Josef Borsik

* 1940

  • "I had to go to school. We arrived in August and already in September I had to go to the 1st class although I was 9 years old. It was already a Czech school. But I also had German schoolmates – the Grunsts and the Adlers – and many other girls who went to the same class. I started my schooling in Anger Gasse, the oldest school in Aš. There lived a caretaker and Mr Kršňák, the headmaster, and there were classrooms which were heated. There was an enormous tiled stove, and when it was cold, we had to heat it up. As older kids, we were on duty to do this and look after it. The stove gave up enough heat until late in the afternoon. I liked being at school but we were divided into classes. It was - I don´t want to say it – a selection. My wife because she is half Czech and half Slovak, her Czech father came from Nepomuk and her mother from the Tatras, they met in Brno. She came from the Baťa factory and he brought her here. We went to the same school, but she was in the A class and I was in the B class. So, with me there were the Gypsies, Zoli and Petrník, and some German schoolmates, and the A class was strictly Slavonic. She doesn´t realize it, doesn´t admit it, but that was how it was then. Of course, the dominant position of the Czech element was significant because they were the officers who worked here in the First Republic as the police, they were bank and post directors. They were Czechs sent into the German environment. They were not German but these state servants who gave salaries. Otherwise, the Germans stood aside and the Czechs returned after the war to the same posts they had held before. That was strange. But then the year 1948 changed everything."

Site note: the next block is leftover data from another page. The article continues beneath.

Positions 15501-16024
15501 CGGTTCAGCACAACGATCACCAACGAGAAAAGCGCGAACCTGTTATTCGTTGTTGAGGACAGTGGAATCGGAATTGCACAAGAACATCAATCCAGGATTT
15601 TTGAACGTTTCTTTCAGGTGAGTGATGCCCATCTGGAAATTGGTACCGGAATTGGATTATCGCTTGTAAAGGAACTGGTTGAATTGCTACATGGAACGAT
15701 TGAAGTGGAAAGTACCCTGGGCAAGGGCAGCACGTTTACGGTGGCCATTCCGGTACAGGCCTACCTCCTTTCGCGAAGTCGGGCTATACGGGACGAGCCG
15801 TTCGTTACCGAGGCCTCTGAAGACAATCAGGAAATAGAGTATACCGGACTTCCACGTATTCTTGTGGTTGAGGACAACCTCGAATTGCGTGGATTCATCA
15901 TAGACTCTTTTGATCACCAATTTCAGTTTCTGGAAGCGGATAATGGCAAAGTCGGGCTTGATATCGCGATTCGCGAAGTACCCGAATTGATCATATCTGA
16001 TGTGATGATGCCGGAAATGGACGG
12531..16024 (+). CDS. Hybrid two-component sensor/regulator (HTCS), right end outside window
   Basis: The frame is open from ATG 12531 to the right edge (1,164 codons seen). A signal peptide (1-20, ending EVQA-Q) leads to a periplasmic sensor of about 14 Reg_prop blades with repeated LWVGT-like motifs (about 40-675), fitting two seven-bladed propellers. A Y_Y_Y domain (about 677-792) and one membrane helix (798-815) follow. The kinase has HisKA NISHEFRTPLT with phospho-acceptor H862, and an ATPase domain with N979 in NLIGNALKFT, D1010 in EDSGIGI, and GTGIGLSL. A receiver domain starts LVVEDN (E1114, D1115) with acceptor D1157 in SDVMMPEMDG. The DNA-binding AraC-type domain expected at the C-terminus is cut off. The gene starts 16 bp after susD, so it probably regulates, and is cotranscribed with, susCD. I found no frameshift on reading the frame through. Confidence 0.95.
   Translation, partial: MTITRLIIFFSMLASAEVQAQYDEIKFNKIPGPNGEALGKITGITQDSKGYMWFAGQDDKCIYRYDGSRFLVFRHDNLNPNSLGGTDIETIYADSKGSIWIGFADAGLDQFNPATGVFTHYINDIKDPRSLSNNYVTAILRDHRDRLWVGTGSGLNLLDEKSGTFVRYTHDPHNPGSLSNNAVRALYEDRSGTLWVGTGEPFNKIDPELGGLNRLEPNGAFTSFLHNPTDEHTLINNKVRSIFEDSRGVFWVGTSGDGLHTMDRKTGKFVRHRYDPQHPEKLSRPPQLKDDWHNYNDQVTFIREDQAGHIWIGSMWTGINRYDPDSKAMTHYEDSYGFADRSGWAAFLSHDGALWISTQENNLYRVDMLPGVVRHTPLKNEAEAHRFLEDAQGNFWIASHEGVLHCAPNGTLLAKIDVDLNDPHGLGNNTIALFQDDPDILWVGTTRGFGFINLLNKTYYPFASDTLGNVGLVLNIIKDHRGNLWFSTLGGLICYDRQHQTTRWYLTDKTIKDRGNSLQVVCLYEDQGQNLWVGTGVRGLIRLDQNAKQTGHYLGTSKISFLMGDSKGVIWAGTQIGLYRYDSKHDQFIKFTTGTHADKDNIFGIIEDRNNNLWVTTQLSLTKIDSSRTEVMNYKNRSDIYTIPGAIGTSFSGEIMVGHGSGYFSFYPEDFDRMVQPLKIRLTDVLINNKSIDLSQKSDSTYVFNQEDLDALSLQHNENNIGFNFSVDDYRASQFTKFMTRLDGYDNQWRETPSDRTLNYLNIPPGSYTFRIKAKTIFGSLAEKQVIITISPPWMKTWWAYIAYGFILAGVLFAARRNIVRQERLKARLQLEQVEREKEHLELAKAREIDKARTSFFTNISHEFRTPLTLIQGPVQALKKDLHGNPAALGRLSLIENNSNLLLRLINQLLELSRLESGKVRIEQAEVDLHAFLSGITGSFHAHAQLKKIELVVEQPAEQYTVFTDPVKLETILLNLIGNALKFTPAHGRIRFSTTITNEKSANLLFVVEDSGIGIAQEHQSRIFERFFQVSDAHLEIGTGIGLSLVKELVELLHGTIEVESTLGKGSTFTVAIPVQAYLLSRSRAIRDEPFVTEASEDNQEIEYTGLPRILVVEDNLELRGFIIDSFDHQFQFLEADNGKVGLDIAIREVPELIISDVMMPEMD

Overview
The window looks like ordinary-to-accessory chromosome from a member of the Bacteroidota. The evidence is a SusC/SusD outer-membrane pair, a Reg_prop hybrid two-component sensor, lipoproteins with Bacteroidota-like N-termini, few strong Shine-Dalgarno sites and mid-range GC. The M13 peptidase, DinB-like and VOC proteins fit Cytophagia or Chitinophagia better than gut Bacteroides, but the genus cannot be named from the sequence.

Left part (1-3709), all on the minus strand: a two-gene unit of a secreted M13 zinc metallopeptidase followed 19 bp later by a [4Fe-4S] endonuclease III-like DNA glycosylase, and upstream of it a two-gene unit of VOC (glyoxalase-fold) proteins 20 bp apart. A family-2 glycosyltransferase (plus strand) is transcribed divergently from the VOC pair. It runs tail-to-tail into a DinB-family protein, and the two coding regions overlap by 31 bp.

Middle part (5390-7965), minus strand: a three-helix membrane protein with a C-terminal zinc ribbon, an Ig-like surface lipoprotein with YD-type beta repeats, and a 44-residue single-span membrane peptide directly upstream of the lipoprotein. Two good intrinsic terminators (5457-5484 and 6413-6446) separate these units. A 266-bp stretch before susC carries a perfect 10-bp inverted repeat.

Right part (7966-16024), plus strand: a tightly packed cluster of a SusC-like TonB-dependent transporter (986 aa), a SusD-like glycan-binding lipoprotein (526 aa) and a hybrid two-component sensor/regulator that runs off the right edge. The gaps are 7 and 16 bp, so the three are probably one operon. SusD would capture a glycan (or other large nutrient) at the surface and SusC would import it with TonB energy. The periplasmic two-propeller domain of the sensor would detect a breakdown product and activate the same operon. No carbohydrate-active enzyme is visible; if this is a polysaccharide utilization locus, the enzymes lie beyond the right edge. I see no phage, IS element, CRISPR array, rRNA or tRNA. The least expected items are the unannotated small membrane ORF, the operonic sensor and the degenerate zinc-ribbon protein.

• "Of course, there was this problem here with the border. It looks as if these 60 years were strange, but they were actually awful. We don´t realize it. After 1951, the whole Aš was surrounded by the state border with an electric fence. Here was the border zone. Soldiers were given guard houses to patrol, each every 200m, so that the guards could see each other. Then there was a fence of three-fold columns with barbed wire and with electric power in the middle. And this was along the whole western border. Imagine how horrid it was. Access to Aš was impossible. Before, it was a free city. German girls from Selb and Hoff used to come here to work in textile factories, and our girls went to work to the Selb porcelain factories. And suddenly the border was closed and there was only one way of entering Aš, from Hazlov. There was a military guard standing there, they had a guard house and a barrier, and whoever came had to show documents. When he/she didn´t have a stamp with permission to enter the border zone, he/she couldn´t. This was the border zone, it was closed. Right next to the border there was a forbidden zone and all the houses built within 200m from the border had to be demolished. Imagine that during the war they built a new town quarter “Nový svět“ and all these new houses had to be demolished when the border zone was created. Bulldozers came nad cleared the area making the border zone so that nobody could escape, and they built this ridiculous fence which was demolished only in 1989. I have somewhere here..I made myself a crown of thorns from this barbed wire fence, which I helped to tear down in 1989. Until then, everything was closed up so that you couldn´t go either here or there. I didn´t realize this as a child that we were so restricted. When somebody wanted to come to us, relatives from Slovakia, they had to have an official document first from us, then from their side saying that they were Slovaks and really the relatives of our Anička, and all this nonsense. Everything was under control."